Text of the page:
National scrutiny for Mass. labor law
Patrick OK’s collective bargaining changes
The White House took the unusual step this spring of calling Governor Deval Patrick to discuss his plan to curb the collective bargaining rights of public employees, an indication that the Obama administration may have been concerned about the potential for national political fallout.
The call was made in late April, just after a tougher version of Patrick’s plan passed the House, sparking outrage from labor leaders who accused Massachusetts Democrats of launching a “Wisconsin-esque’’ attack on workers’ rights.
At the time, President Obama, Patrick’s friend and political ally, had been trying to fire up the Democratic base by criticizing Republican governors for slashing collective bargaining rights.
Patrick disclosed yesterday that several national labor leaders called the White House to express concern about the Massachusetts plans. Nick Rathod, the White House’s deputy director of intergovernmental affairs, then called Patrick.
“There was no message,’’ the governor said yesterday, declining to discuss the call in detail as he signed the collective bargaining changes into law. “They were just checking in.’’
Patrick, who is close to the president’s political team, plans to play an active role in Obama’s reelection campaign in 2012. Political analysts said that if Patrick were seen to be cutting union rights, it could have undercut the president’s ability to attack the GOP on the issue.
“What was going on in places like Wisconsin and Ohio were strong talking points for the president and the Democratic Party going into the next election: that the Republicans want to take away your collective bargaining rights,’’ said Raymond J. La Raja, a political scientist at the University of Massachusetts. “So any indication that there were Democrats loosening collective bargaining rights undermined that message.’’
A Patrick aide said the White House did not attempt to coerce or lobby the governor, but simply wanted to find out more about the changes that he and the Legislature were contemplating.
In recent weeks, Patrick has silenced almost all of the union opposition without alienating more conservative taxpayer groups, an accomplishment that will no doubt relieve any concern the White House might have felt.
“It’s a big win for the Democrats, because they want to avoid the kind of spectacle you’re seeing in Wisconsin,’’ said Peter Ubertaccio, a political scientist at Stonehill College. “It would be very difficult for the president and Democrats in Washington to use [Governor Scott] Walker as a foil, if Massachusetts, a Democratic state with a Democratic governor,’’ was also sparking union protests, he said.
Yesterday, Robert J. Haynes, president of the AFL-CIO of Massachusetts, who had angrily vowed to “fight this thing to the bitter end’’ in April, said labor unions support the governor’s final plan, thanks to some last-minute changes Patrick negotiated. He congratulated the governor for listening to labor’s concerns.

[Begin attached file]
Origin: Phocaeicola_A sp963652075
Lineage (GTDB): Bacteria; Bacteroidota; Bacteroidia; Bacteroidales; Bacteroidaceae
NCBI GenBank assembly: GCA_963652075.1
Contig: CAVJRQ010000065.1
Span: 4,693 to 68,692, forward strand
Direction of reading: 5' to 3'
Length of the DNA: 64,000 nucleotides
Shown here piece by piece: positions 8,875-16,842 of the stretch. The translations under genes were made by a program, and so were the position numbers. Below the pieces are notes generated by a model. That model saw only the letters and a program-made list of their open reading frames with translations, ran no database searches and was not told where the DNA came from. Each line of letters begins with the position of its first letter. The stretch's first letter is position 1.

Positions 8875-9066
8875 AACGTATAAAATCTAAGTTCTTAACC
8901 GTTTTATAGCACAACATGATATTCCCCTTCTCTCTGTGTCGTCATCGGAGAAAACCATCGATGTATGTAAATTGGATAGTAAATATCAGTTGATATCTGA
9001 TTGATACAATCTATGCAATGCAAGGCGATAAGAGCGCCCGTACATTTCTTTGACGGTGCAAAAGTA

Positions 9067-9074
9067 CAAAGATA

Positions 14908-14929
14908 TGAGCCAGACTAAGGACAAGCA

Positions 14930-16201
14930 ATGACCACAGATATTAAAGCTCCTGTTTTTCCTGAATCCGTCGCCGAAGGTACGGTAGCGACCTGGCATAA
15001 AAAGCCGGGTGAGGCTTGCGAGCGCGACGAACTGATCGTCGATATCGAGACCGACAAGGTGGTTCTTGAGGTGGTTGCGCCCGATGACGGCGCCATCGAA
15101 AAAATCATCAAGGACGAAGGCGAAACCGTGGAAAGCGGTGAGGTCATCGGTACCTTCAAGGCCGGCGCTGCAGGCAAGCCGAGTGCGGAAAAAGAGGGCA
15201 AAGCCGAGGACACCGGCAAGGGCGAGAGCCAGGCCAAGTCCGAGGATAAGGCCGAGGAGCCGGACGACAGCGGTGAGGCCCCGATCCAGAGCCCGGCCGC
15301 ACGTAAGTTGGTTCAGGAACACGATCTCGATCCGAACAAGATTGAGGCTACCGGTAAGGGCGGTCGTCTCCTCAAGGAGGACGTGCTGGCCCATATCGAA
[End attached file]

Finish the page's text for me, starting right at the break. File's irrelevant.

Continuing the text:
“Finally, in the endgame, we still get to sit down with municipalities and bang out and bargain what health care looks like in that city or town,’’ Haynes said. “That’s all we ever wanted, was to have a voice.’’
Patrick’s plan still curbs the collective bargaining rights of teachers, firefighters, and other municipal employees, in an effort to save $100 million in health insurance costs for cities and towns.
But the last-minute changes Patrick negotiated will cushion seriously ill employees and retirees from significantly higher costs and limit the ability of local governments to make sweeping changes to employee health plans without union approval.
Unlike the more divisive collective bargaining laws pushed in Republican-led states, unions in Massachusetts will get a “meaningful role’’ at the bargaining table and cities and towns will see “meaningful savings’’ in their insurance costs, Patrick said.
“This has been no small accomplishment,’’ the governor said, seeming to savor the end of an acrimonious debate.
Patrick signed the collective bargaining changes as part of a $30.6 billion budget. The budget, which was 10 days late, includes no new taxes but imposes some tough cuts.
It slashes higher education spending by $70 million, funds home care services for the elderly and disabled for only half a year, and raises copayments for poor residents who receive state-subsidized health insurance. The yearly clothing allowance for poor children will also be slashed, from $150 to $40.
Patrick said he reluctantly approved a spending increase for the scandal-seared state Probation Department, even though lawmakers have not approved changes to reduce patronage and cronyism in the agency. “I cannot emphasize enough the importance of prompt action on these proposals,’’ he said.
Patrick did not use his veto to cut any spending, saying he regretted that he did not have more money to spend on social services.
He did, however, veto several policy changes in the budget.
One item he vetoed would have allowed Boston’s cigar bars to remain open indefinitely, despite Mayor Thomas M. Menino’s order that they begin closing in 2018. Patrick said the Legislature should not trample the power of local officials to protect their residents from tobacco smoke.